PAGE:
While it may not sound glamorous or exciting, getting procurement right is foundational to USAID’s effectiveness. Previous administrations have spearheaded some important shifts in how USAID makes awards, but more work remains to ensure award types are better aligned with USAID’s vision for how it wants to do business.
Though the procurement reform review is not yet complete, I’d like to hear Green’s initial thoughts on how the agency is planning to procure and design programs to better (1) build “self-reliance” by strengthening local capacity to design and implement programs, (2) ensure programs are either informed by evidence or identify opportunities to generate evidence, and (3) enable speedy and responsive programming outside of disaster response (where the agency already has the ability to act quickly).
Evidence and evaluation
The Trump administration makes a lot of references to the importance of evidence-based decision making. And USAID, with Green at the helm, has demonstrated this commitment in some noteworthy ways. Within the last year, for instance, the agency hosted a day-long event showcasing evidence and evaluation and announced participation in a new development impact bond (DIB), an innovative results-based financing scheme.
On the other hand, the administration’s proposed budget would strike a massive blow to USAID’s evidence and evaluation functions. The FY19 budget request contains a 40 percent cut (compared to FY17 levels) to the Bureau of Policy Planning and Learning—the headquarters of the agency’s learning, evaluation, and research efforts. And it would slash funding for the Global Development Lab (the Lab) by 80 percent.
Within the Lab, the evidence-focused components have been particularly shorted. Last year, USAID closed new applications for Development Innovation Ventures (DIV), the part of the Lab that rigorously tests new ideas for solutions to development problems and helps scale those that prove successful.
Green has talked a lot about improving the efficiency and effectiveness of USAID. The hearing provides an opportunity for him to highlight some of the innovative ways USAID is using evidence to pursue these objectives, but he should also be pressed on the risks that downsizing the agency’s evidence engines poses to the broader effectiveness agenda.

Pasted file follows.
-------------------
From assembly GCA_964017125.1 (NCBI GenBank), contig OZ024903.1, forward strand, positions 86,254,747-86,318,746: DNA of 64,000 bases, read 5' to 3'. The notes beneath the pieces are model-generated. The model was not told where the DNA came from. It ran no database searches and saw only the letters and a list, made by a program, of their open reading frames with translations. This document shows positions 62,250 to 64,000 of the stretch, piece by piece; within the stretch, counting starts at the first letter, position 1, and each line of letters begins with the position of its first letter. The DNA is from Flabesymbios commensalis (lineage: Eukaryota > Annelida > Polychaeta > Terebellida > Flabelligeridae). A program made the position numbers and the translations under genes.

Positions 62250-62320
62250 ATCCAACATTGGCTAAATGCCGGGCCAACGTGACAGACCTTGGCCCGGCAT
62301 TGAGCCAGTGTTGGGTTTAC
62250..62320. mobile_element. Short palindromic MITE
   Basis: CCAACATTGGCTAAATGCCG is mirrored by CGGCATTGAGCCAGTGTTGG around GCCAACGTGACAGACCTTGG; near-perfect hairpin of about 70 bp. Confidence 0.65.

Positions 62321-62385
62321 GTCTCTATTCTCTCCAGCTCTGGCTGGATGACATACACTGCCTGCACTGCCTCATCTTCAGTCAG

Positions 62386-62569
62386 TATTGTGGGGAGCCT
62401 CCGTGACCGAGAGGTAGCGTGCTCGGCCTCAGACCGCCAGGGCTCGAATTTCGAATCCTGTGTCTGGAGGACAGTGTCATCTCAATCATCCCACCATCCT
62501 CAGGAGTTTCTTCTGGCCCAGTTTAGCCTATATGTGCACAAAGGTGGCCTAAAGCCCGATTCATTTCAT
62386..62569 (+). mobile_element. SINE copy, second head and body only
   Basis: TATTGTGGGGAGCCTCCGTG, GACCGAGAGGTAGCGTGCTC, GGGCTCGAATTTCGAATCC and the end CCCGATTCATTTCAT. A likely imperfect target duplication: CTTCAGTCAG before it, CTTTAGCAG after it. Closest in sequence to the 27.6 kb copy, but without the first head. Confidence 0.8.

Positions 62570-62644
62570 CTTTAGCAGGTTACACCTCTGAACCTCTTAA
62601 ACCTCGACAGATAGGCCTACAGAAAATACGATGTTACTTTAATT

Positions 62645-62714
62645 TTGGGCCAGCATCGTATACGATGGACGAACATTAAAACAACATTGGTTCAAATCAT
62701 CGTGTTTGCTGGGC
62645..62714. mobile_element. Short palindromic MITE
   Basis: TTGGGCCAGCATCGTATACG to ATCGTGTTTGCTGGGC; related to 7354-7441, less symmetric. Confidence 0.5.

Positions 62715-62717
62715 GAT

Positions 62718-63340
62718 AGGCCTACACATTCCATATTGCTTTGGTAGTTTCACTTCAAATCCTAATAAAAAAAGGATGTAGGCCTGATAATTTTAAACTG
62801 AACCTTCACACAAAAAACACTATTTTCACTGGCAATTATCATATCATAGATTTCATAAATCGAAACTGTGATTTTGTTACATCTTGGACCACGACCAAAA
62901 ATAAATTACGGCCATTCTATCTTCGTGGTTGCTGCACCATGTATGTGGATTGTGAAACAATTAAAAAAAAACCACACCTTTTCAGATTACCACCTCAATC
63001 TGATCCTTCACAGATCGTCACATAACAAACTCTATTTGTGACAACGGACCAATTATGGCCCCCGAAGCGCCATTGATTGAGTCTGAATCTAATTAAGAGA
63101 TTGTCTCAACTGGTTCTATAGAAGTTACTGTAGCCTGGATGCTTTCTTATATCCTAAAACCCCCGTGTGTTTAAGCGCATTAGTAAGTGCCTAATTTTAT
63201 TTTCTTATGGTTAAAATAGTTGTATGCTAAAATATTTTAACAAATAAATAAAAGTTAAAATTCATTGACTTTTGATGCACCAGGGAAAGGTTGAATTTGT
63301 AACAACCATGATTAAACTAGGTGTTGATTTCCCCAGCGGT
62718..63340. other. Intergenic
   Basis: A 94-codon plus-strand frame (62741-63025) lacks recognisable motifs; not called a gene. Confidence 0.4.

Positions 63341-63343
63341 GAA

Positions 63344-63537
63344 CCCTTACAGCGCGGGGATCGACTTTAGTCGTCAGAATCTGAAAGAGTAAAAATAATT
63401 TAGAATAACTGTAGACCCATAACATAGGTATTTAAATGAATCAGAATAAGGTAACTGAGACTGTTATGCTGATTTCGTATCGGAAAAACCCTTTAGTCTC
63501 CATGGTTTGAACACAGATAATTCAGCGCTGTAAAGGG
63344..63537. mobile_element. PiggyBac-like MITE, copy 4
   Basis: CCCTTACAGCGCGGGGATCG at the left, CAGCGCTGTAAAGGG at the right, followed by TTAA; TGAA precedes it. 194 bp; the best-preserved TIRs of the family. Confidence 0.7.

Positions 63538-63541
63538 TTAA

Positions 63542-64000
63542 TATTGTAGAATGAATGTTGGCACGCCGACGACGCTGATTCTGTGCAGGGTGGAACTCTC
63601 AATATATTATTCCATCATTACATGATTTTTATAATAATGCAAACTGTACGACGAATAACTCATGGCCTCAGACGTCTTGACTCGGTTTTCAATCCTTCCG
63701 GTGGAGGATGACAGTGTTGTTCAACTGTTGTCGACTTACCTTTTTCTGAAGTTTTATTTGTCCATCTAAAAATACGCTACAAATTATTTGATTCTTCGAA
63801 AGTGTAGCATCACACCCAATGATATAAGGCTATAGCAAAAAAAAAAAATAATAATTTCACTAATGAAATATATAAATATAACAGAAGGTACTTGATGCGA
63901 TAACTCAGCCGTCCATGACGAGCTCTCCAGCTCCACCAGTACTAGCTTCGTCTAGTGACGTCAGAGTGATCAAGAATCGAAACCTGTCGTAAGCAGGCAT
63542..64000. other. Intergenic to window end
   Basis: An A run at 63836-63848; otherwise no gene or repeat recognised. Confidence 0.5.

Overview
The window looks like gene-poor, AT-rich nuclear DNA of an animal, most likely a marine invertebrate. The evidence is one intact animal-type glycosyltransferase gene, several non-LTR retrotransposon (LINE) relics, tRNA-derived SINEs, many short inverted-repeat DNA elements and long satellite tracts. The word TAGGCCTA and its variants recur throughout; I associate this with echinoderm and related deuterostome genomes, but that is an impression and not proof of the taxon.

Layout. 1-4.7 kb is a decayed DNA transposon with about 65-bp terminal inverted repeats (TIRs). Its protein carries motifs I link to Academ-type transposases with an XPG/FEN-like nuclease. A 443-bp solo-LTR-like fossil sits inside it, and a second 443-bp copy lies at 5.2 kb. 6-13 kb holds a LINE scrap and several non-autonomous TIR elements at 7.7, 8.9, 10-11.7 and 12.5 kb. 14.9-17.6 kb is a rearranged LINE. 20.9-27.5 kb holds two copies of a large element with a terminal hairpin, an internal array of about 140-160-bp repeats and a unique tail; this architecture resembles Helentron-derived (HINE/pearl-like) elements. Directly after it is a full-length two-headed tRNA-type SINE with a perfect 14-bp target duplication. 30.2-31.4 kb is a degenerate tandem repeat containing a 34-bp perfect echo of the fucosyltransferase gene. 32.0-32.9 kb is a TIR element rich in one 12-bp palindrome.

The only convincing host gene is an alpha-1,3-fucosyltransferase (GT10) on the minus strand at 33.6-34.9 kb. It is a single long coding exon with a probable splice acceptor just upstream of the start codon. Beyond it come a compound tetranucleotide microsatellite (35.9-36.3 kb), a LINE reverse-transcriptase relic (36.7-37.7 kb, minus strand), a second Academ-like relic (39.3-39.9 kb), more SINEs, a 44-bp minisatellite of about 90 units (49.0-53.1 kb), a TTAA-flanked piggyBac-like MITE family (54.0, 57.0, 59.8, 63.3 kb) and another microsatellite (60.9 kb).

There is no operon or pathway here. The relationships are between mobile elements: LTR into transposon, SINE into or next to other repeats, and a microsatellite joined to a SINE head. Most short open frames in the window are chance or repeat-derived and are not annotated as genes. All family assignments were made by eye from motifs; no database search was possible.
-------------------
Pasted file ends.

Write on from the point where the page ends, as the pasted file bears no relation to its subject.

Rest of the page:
Fragile and conflict-affected contexts
At least a third of USAID’s assistance goes to fragile and conflict-affected states.* Fragile states are where poverty is increasingly concentrated, humanitarian relief is most needed, and US national security interests are often most pressing. Fragility, however, is extraordinarily complex, often confounding the most well-intentioned efforts by donors to promote stability and development. Recently introduced legislation (H.R. 5273), sponsored by a number of panel members, would require USAID—along with the State Department and Department of Defense (DOD)—to take a hard look at what works and what doesn’t in aid to fragile states, create a strategy for violence reduction in select countries, and better assess impact.
With over 15 years of experience providing assistance to fragile states, USAID should already have some thoughts on how to approach these questions. It would be great to get Green’s take on how USAID should adjust its procurement, program design, and implementation processes to respond quickly to emergent needs and adapt interventions in constantly evolving fragile environments.
One of the big threads in the recent US foreign assistance reform and redesign conversation has focused on how the fragmentation of aid across 20-plus agencies compromises its efficiency and effectiveness. Eliminating this fragmentation isn’t really on the table—it would be hugely complicated and require a complete rework of the distinct roles of various agencies. But it may be possible to ease the symptoms of fragmentation through improved coordination and collaboration.
This has been critical in the context of a cross-cutting initiative like Power Africa—and would likewise be necessary for doubling down on DRM. The new proposed US International Development Finance Corporation would need to coordinate closely with USAID. And the agency has highlighted the need for better coordination with DOD in its work in fragile states. For each of these needs, what can USAID do to improve coordination and collaboration? What does good coordination look like in practice?
*In FY16, 29 percent of USAID’s obligations went to the 20 most fragile states as ranked by the Fragile States Index.